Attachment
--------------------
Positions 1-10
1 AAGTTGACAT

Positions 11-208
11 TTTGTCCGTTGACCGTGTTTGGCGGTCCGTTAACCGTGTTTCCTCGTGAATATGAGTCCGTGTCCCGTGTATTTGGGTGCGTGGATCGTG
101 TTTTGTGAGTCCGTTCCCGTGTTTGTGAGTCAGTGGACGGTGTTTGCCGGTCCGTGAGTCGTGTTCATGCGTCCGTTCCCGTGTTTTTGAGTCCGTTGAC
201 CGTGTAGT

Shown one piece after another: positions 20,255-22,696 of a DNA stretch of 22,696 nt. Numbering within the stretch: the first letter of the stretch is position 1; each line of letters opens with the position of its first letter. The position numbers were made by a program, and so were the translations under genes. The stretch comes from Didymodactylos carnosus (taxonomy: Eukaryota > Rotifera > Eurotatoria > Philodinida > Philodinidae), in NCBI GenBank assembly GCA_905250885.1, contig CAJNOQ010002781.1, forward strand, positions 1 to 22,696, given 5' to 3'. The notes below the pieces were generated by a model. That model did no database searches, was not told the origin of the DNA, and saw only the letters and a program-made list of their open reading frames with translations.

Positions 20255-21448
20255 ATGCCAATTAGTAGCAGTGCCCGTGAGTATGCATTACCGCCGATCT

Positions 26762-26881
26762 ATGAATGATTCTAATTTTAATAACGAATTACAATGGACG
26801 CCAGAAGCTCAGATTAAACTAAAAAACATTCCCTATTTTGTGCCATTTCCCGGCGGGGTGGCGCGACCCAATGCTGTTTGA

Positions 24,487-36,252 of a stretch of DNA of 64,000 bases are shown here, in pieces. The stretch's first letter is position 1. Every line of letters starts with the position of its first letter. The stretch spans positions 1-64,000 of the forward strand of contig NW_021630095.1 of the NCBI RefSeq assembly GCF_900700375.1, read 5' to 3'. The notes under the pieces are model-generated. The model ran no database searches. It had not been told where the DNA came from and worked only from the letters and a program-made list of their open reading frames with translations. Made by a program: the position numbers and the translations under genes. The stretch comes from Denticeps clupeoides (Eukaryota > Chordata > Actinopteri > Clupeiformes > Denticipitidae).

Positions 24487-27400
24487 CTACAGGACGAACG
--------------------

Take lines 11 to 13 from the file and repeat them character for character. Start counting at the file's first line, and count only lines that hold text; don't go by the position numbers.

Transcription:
26762 ATGAATGATTCTAATTTTAATAACGAATTACAATGGACG
26801 CCAGAAGCTCAGATTAAACTAAAAAACATTCCCTATTTTGTGCCATTTCCCGGCGGGGTGGCGCGACCCAATGCTGTTTGA

Positions 24,487-36,252 of a stretch of DNA of 64,000 bases are shown here, in pieces. The stretch's first letter is position 1. Every line of letters starts with the position of its first letter. The stretch spans positions 1-64,000 of the forward strand of contig NW_021630095.1 of the NCBI RefSeq assembly GCF_900700375.1, read 5' to 3'. The notes under the pieces are model-generated. The model ran no database searches. It had not been told where the DNA came from and worked only from the letters and a program-made list of their open reading frames with translations. Made by a program: the position numbers and the translations under genes. The stretch comes from Denticeps clupeoides (Eukaryota > Chordata > Actinopteri > Clupeiformes > Denticipitidae).